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The 'We knead to bake' project 2015 -Breaking bread with Pane siciliano

I can't think of a better way to start my blogs than with a great bread, There is something so primal,  so satisfying about bread, I wonder sometimes if there is an evolutionary aspect to bread and the effect its aroma has on the human physiology. The glorious 'umami-ness' (if there does exist such a word), the caramel colored crust and the pillowy chewy crumb within.

Aparna's pick for January's bread was a simple Pane Siciliano, which is made from Durum Semolina flour rather than the standard all purpose flour. The result is a  bread whose crumb isn't quite 'airy' , but rather fine. The addition of a pre- ferment (the Cresciuta as its called in Sicily) adds a depth of yeasty flavor.

For once, I didn't add to or tweak on the original recipe, In fact, I made sure that I stuck to the original list of ingredients and followed the recipe to a T.

Pane Siciliano (Sicilian Sesame Seeded Semolina Bread)

(Adapted from Mary Ann Esposito's recipe from

You need:

For the Pre-ferment/ cresciuta/ Biga

1/4 cup Lukewarm water
1/4 teaspoon Active dry yeast
1/4 all purpose flour

For the dough:

1/2 teaspoon active dry yeast
1 cup lukewarm water
2 teaspoons honey
All the Pre-ferment
2 cups durum semolina flour
1/2 teaspoon wheat gluten
1 teaspoon kosher salt
1 tablespoon olive oil
1 little milk for brushing on the bread
3 tablespoons sesame seeds for topping the bread

Whisk in the yeast with the lukewarm water in a bowl and gradually incorporate the all purpose flour to make a 'slurry'. Leave the yeast alone to bloom in a warm place for at least  four hours (preferably overnight). The resulting pre-ferment will be a stringy wet mass by the time you're ready to make the dough.

To make the dough, whisk the yeast, honey and the lukewarm water together in the mixing bowl of your processor (fitted with a dough hook). Allow it to rest for about 10 - 15 minutes until the yeast blooms and froths up. In a separate bowl sift in the semolina, wheat gluten and the salt.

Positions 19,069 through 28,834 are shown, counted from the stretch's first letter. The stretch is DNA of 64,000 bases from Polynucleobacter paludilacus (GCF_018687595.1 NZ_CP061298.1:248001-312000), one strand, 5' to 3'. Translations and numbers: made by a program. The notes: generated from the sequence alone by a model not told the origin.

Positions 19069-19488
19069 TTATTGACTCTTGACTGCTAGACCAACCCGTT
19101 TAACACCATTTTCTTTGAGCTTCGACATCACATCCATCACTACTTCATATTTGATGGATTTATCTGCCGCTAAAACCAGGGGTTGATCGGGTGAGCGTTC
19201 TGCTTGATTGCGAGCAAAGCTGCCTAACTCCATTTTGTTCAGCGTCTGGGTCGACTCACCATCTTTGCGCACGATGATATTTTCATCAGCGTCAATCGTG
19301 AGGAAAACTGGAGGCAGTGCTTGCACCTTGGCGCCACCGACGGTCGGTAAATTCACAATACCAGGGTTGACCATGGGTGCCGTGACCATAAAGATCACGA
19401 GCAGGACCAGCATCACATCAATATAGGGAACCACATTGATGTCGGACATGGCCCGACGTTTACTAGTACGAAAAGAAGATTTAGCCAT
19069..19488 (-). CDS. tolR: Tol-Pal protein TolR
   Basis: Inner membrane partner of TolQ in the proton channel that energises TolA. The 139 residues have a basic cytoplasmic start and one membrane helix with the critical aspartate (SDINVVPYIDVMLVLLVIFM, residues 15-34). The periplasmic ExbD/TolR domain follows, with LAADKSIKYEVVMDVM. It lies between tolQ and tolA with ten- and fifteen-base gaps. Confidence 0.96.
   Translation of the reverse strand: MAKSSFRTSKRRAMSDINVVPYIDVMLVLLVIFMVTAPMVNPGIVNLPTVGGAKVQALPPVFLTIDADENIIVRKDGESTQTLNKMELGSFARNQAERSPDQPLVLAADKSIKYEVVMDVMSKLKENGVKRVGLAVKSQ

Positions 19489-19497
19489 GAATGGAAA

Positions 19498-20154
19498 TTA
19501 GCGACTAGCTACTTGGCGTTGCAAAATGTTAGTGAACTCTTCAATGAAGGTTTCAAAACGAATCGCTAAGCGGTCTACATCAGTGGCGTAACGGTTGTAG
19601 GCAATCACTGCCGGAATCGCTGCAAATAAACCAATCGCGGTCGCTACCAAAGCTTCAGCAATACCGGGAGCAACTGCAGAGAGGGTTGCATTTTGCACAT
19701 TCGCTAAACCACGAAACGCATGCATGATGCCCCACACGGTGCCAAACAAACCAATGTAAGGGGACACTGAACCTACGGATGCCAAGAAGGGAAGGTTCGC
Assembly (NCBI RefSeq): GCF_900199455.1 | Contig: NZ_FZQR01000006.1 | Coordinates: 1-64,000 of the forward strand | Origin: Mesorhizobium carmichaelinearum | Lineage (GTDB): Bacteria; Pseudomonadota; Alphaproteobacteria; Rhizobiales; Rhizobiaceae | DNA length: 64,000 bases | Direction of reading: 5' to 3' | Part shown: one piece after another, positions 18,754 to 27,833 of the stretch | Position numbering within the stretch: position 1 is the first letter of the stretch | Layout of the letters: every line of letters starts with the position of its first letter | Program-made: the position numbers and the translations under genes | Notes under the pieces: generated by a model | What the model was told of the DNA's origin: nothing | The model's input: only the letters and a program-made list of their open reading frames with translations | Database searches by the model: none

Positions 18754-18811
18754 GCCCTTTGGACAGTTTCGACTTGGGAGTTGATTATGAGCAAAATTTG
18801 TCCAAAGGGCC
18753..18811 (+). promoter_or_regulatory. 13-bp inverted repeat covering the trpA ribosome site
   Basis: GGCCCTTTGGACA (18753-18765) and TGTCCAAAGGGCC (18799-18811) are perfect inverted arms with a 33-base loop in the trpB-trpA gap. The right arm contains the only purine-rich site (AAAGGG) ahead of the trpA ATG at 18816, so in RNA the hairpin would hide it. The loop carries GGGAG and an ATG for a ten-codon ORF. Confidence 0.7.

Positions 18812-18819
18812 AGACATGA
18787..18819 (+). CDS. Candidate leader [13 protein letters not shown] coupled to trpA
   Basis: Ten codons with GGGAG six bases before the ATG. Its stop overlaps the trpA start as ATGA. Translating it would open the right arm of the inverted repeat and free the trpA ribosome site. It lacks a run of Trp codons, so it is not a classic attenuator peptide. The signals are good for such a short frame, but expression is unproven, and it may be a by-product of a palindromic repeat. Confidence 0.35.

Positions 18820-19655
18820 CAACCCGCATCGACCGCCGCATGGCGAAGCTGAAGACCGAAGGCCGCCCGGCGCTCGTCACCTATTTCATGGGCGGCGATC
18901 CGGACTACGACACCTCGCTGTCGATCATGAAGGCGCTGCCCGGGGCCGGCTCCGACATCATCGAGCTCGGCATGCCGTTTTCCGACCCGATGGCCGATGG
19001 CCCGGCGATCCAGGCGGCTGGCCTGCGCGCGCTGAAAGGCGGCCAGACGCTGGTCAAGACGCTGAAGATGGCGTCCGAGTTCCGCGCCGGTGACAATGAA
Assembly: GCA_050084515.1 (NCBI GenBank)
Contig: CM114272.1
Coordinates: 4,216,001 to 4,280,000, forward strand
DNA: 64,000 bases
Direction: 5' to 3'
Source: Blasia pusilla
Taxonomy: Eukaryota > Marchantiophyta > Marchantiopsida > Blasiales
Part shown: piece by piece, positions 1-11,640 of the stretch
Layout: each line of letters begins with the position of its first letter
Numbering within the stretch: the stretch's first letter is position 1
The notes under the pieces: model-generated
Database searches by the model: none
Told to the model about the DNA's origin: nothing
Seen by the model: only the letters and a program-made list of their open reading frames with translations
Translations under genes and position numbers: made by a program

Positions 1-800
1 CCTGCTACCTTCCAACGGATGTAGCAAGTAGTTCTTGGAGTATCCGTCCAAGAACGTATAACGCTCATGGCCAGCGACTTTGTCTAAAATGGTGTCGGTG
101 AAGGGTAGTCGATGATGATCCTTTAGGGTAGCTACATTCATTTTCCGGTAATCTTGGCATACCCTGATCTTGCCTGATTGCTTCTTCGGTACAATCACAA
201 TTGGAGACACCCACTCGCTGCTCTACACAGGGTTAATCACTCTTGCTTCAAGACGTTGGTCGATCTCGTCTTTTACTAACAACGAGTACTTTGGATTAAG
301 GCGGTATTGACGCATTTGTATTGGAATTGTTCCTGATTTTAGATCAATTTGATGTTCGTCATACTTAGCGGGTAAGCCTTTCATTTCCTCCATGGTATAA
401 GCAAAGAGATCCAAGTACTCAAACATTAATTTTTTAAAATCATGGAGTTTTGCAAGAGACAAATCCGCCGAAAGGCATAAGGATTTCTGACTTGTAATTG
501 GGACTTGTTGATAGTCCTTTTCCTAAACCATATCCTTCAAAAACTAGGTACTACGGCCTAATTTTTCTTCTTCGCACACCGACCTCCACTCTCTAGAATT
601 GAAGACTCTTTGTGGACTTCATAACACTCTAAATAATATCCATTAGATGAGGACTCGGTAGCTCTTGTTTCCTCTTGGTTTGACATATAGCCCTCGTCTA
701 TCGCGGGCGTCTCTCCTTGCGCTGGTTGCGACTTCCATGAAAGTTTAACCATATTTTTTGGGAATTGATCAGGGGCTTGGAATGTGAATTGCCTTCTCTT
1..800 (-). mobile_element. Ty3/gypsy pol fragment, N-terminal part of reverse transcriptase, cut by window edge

Keeping the machine on at the lowest setting, add in the cresciuta and allow it to mix well into the liquid without any lumps. Gradually add the semolina mixture into the processor bowl along with the olive oil and knead until the flour forms a smooth ball of dough. Transfer the dough into a lightly oiled bowl, cover loosely and allow to rise until double in volume (~ 1.5 hours).

Remove the dough onto a rolling surface and shape it into a 'snake' (about 30 inches in length). 

Line a large baking sheet (I used a pizza plate) with parchment paper and transfer the dough onto the plate. Shape the rope into a sine shaped wave with about 6 - 7 inches left. Gently place the end of the 'tail over the curled up dough without tucking it under. Cover and allow the shaped dough to double in size. 

Preheat the oven to 375 F . Brush the surface of the inflated dough with milk and generously sprinkle sesame seeds over the surface. Pat down gently to ensure that the seeds stick to the top of the dough.

Bake for about 30 minutes until the top browns nicely and the bread  sounds hollow when tapped lightly. 

Remove from the oven and allow to cool completely before slicing. I served up the loaf with a smear of Neufchatel cheese and thin slices of cucumber. The open sandwiches were perfect with a cup of hot tea.
Bon appetit!


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